“I’m not OK.”

So wrote Donavan West in a letter to African American Chamber of Commerce members this past week.

As the president and CEO of the African American Chamber of Commerce of Pennsylvania, New Jersey, and Delaware, West is tending to a struggling group of about 600 members and business owners, helping them rebuild from the coronavirus pandemic. Then he wrote an impassioned, personal note to his circle, on which he elaborated with The Inquirer.

West, 45, was named president of the chamber in October 2019. He was the longtime chief operating officer of People for People, founded by his mentor Herb Lusk, a Philadelphia pastor and former Eagles running back.

But West felt personally motivated to speak out on behalf of black-owned business owners until the coronavirus and the murder of George Floyd in Minneapolis.

First, he wrote out of anguish. Like many in his community, “I saw myself in those cuffs, on the ground with three officers squeezing the life out of me as I pleaded for air and asked for my mother in my final moments. While I am the president of the African American Chamber of Commerce, I proactively engage with literally every race in an effort to identify common challenges and interests so that we can leverage new partnerships toward bigger impacts for the small business communities,” he wrote. “I and countless others have to adjust our mental and spiritual energy so that we can successfully balance what we’re going through while continuing to contribute in meaningful ways. It’s not easy.”

West, a graduate of Penn State who has a master’s from Eastern University, said he got an eerie feeling “seeing George Floyd, who’s only a few months older than me, and an inch taller. It was like watching myself die, watching my twin die, at the hands of the cops,” he said.

As for his business members, “Right now, it’s extremely stressful for business owners. Imagine you’re of a minority who survives COVID, only for your business to be decimated by the rash of looting taking place in business corridors.”

Black business owners

The AACC currently has a mix of self-employed, micro-entrepreneurs, small-business, retail, food service, construction, and about 20 corporate members. About 60% of members suffered financial damage from COVID, and as to damage from looting, “we’re still doing call-ins. Right now we’re a low percentage of those impacted.”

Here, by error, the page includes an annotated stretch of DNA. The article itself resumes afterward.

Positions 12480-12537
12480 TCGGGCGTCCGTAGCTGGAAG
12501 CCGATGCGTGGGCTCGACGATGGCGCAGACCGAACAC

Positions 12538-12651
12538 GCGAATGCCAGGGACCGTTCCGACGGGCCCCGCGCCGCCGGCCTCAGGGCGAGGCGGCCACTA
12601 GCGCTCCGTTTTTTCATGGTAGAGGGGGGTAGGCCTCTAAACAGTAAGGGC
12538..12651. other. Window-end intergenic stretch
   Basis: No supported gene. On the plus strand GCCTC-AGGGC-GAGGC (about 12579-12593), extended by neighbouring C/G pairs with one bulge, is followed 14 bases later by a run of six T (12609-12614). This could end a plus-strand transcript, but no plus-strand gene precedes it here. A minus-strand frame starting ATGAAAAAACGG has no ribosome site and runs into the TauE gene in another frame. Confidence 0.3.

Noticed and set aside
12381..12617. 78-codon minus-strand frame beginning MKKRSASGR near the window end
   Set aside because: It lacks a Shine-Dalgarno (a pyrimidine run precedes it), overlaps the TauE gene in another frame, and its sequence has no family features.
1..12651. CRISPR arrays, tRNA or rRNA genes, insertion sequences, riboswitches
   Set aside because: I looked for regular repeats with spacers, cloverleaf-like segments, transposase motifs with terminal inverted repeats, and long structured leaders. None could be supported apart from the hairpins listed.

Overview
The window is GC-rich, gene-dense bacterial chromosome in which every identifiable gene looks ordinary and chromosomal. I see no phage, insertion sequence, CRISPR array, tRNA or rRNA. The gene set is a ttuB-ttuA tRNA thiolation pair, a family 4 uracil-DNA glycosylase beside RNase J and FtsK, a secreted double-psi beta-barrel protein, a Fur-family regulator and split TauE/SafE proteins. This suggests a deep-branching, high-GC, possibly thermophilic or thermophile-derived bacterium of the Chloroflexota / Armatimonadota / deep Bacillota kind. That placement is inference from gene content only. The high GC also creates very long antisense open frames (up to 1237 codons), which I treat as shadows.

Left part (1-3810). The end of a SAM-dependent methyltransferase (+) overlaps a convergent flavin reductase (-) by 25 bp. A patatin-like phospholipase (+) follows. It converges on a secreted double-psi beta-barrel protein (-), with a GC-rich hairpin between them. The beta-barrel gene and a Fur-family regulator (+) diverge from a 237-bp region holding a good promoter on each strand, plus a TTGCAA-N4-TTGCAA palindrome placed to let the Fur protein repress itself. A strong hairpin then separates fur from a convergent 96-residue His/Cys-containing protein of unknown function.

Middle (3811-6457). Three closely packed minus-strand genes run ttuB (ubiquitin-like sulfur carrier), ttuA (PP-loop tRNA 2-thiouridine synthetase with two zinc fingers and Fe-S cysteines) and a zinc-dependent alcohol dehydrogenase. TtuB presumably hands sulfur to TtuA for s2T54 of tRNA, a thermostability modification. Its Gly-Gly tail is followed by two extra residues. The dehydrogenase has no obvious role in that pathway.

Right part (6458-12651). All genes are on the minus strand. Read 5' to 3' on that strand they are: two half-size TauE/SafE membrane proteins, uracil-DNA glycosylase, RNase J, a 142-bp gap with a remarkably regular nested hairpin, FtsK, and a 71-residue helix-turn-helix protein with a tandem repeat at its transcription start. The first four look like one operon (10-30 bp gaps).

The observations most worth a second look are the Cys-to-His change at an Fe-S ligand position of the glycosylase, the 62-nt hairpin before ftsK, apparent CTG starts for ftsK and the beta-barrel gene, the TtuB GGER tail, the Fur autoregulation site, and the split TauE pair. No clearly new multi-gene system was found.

Areas or sectors that were hardest hit include such corridors as West Philly, especially 52nd Street and Parkside; 77th and City Avenue; 48th and Girard; 57th and Vine; and Lebanon Road.

He mentioned ShopRite, in particular, as an “essential business that offers second-chance employment. Those have also been decimated.”

What is the chamber doing? “We assist with applying for grants that will be made available in historically disadvantaged neighborhoods,” an estimated $112 million or so expected, West said.

Members of the African American Chamber “are extremely supportive of the protesters and understand the core issue,” he wrote. The issue is disproportionate exposure to all the negative elements of life and criminal justice, health infrastructure, and job infrastructure, West explained.

“The cost of doing business as a person of color is totally different than white business owners.”

That said, “We are in full support of peaceful protest. The majority of what’s happening with violence and looting is strategic and foreign.”

Most black business owners aren’t swayed from the cause by the subsequent rioting, he said.

“They’re victims of the effects. There are thousands of people participating in peaceful protest. It was safe, and then other people who participated in riots. That’s different from a demonstration and protest.”

He’s glad the cameras are rolling. “Thank God for the digital age.”

He also wrote that while his members are losing their livelihoods, “I also have to be reminded that I am not able to:

What needs to happen next, he wrote:

  • “BELIEVE: We have to believe that change is actually possible.
  • “PRAY: We have to pray that our emotions don’t get the best of us and we fall into self-sabotaging behavior.
  • “DEMAND: We have to demand criminal justice reform from our elected officials. This includes overhauling our police departments; assessing current leadership for competency; assessing all police departments for cultural diversity and sensitivity; facilitating sensitivity training; terminating and prosecuting bad cops.
  • “VOTE: Participate in the voting process at every level. If we don’t see ourselves represented, participate in the process of developing and supporting future candidates but we must do our job and vote for the best candidate now.
  • “BE COUNTED: Participate in the 2020 U.S. Census. We don’t count until we’re counted. Representation does impact the amount of money that comes to the state to support everything from child care and workforce development to our roads and bridges.
  • “BUY: Support local business. We have to support businesses that support us. If you don’t see the pain our people are going through, why should you see our dollars.”